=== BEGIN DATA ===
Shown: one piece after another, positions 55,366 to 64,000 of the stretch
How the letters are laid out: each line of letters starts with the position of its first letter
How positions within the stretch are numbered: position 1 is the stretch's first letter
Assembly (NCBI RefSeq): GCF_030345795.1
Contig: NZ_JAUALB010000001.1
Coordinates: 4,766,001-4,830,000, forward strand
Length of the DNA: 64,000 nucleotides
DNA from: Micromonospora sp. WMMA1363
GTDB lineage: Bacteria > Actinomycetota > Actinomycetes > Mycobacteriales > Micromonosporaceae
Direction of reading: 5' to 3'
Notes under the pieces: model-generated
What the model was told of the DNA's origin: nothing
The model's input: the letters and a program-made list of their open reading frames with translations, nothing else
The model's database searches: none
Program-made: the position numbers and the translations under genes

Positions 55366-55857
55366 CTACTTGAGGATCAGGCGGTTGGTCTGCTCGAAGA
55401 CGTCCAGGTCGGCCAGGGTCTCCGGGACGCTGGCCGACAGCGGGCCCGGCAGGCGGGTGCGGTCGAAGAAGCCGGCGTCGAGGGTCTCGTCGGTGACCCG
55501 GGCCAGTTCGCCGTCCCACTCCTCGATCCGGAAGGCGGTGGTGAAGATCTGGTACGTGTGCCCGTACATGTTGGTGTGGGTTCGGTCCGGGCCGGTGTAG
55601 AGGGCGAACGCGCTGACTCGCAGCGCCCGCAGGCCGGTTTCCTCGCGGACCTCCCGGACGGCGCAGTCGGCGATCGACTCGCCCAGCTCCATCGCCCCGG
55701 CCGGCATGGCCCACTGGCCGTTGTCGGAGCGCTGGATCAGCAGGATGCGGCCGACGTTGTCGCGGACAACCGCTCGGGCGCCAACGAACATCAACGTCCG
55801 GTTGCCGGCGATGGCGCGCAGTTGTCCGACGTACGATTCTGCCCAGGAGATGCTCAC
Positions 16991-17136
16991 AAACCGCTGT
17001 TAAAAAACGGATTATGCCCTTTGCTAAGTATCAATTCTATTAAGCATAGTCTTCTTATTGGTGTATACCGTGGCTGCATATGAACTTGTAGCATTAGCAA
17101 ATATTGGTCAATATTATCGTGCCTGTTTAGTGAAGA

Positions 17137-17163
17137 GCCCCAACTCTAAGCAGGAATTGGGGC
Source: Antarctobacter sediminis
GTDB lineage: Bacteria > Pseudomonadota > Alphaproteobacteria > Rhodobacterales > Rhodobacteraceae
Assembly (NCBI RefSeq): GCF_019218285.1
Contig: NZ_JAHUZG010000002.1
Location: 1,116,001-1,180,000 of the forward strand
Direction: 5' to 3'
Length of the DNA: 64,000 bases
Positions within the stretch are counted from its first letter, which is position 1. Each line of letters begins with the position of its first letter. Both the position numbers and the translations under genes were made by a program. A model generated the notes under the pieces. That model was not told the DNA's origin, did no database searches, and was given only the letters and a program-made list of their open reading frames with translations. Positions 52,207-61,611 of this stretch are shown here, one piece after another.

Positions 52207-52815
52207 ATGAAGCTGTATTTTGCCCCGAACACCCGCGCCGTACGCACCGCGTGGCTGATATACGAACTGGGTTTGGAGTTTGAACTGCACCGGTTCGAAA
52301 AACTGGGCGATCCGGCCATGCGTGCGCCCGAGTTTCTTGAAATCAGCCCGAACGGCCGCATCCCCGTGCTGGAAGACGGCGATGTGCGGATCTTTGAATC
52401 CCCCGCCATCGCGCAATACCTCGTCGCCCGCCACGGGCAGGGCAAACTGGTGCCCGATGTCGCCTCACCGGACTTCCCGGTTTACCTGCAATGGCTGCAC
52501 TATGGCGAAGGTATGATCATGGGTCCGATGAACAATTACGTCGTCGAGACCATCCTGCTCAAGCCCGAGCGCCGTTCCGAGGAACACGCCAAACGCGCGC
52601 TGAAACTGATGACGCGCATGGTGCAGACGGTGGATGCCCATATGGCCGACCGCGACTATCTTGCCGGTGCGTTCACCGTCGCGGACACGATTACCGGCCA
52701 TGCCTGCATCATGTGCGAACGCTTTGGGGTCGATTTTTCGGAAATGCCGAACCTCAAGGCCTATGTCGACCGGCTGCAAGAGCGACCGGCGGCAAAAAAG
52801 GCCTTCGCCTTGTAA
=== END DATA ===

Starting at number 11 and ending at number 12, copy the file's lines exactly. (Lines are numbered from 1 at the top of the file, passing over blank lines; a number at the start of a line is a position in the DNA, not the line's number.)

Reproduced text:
Notes under the pieces: model-generated
What the model was told of the DNA's origin: nothing